NGINX 301 and 302 serving small nginx document body. Any way to remove this behaviour?

anonymous-one asked:

We have noticed that when using nginx internal 301 and 302 handling, nginx will serve a small document body with the appropriate Location: … header.

Something along the lines of (in html): 301 redirect – nginx.

As appropriate in the above behaviour, a content-type text/html and content-length header is also sent.

We do a lot of 302 and some 301 redirects, the above behaviour is wasted bandwidth in our opinion.

Any way to disable this behaviour?

One idea that crossed our mind was to set error_page 301 302 to an empty text file. We have not tested this yet, but I am assuming even with the above, the content-type and content-length (0) headers will be sent.

So, is there a clean way to send a “body-less” 301/302 redirect with nginx?

My answer:


Think very carefully about what you’re asking for, and strongly consider not doing it.

RFC 2616 specifies that the entity bodies you want to remove should be present.

10.3.2 301 Moved Permanently

The new permanent URI SHOULD be given by the Location field in the response. Unless the request method was HEAD, the entity of the response SHOULD contain a short hypertext note with a hyperlink to the new URI(s).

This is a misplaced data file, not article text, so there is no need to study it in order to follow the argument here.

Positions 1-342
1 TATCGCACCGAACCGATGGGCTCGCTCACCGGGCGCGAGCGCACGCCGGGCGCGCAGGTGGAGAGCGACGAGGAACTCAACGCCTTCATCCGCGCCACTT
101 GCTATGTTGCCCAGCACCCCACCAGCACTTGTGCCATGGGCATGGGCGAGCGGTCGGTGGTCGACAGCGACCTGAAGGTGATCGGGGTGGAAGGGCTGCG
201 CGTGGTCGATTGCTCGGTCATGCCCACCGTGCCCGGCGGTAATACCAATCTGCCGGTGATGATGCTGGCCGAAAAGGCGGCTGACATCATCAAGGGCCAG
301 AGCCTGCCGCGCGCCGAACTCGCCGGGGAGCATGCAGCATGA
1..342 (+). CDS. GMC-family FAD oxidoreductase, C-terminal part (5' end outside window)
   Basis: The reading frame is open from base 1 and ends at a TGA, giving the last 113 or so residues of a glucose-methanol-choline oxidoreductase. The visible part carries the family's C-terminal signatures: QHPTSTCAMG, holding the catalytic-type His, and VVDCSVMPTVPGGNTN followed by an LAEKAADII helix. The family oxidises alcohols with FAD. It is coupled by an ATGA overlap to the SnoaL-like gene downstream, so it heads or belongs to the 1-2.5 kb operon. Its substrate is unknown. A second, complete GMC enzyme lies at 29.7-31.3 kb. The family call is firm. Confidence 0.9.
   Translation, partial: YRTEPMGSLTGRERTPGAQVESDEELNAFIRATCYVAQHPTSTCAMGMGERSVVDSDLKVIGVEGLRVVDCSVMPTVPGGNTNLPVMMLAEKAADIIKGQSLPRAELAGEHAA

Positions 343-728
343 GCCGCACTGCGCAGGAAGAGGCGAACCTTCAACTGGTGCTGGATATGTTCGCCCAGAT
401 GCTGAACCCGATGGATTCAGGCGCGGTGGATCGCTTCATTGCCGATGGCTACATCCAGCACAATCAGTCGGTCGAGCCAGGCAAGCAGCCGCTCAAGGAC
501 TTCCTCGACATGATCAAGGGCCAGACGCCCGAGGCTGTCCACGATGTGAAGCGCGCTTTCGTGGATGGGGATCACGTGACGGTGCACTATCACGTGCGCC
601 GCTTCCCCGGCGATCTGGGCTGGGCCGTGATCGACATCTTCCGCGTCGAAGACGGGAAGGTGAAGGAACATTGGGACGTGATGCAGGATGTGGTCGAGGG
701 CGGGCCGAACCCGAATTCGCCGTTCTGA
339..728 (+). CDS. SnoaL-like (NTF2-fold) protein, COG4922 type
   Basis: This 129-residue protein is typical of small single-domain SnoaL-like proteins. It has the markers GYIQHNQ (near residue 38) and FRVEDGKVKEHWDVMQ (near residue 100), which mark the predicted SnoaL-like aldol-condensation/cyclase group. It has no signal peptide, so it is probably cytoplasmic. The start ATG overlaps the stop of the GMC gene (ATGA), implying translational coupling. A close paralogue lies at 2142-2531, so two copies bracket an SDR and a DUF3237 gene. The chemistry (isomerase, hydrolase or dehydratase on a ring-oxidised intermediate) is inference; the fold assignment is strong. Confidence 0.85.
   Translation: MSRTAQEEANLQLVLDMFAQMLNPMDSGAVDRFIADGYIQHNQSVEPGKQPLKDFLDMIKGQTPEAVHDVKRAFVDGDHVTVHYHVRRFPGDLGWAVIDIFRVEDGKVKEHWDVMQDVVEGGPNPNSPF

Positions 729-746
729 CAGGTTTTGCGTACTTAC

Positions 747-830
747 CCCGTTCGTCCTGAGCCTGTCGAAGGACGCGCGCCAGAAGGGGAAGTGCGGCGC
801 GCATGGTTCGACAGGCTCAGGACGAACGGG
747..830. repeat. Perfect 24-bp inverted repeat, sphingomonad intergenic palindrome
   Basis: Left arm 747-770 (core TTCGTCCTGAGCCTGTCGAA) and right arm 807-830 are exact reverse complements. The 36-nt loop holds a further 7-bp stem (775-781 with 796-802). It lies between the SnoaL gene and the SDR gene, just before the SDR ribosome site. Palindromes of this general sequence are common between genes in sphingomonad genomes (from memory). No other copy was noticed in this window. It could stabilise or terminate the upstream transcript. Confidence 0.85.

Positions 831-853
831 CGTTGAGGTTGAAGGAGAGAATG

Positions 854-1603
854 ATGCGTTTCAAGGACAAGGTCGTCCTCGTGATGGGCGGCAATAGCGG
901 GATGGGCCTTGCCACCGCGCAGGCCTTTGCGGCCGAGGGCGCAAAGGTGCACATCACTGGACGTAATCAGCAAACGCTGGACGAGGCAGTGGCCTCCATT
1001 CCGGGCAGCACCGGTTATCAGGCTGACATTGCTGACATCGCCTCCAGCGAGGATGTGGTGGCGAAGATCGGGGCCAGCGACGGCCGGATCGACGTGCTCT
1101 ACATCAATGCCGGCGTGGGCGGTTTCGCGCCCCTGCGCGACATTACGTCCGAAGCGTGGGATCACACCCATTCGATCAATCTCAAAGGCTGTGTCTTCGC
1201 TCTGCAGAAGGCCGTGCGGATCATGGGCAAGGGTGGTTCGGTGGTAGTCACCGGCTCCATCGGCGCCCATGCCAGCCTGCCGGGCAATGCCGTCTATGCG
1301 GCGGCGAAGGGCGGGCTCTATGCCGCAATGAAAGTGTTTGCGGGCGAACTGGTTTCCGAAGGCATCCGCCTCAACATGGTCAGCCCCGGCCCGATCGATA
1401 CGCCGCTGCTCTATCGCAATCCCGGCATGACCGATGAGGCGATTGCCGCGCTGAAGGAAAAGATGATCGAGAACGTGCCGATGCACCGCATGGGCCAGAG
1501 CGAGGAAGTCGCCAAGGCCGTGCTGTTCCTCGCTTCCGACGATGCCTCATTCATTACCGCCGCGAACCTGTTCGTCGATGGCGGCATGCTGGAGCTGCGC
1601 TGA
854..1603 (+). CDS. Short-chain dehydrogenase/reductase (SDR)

and…

10.3.3 302 Found

The temporary URI SHOULD be given by the Location field in the response. Unless the request method was HEAD, the entity of the response SHOULD contain a short hypertext note with a hyperlink to the new URI(s).

SHOULD, in this context, is defined in RFC 2119:

This word, or the adjective “RECOMMENDED”, mean that there may exist valid reasons in particular circumstances to ignore a particular item, but the full implications must be understood and carefully weighed before choosing a different course.

Now you can do this without violating the RFC, but you should be aware of the full implications:

  • You are doing a lot of work for virtually no benefit. The only logical reason I can think of to disable the entity body is to save on bandwidth costs, and indeed this is the reason you mentioned, but the difference is so minimal that it’s unlikely you’ll even see a difference on your bandwidth graphs.
  • A very tiny fraction of web clients don’t automatically follow 3xx redirects. This fraction was much larger when the RFC was written, which is why this is there in the first place, but there are still ancient monstrosities lurking in the shadows of dark bedrooms and data center closets, and sometimes they come out to play. The one you are most likely to see is curl, which is still in common use.

This recommendation has been relaxed somewhat with RFC 7231, which merely says (for both 301 and 302):

The server’s response payload usually contains a short hypertext note with a hyperlink to the new URI(s).

The server’s response payload usually contains a short hypertext note with a hyperlink to the different URI(s).


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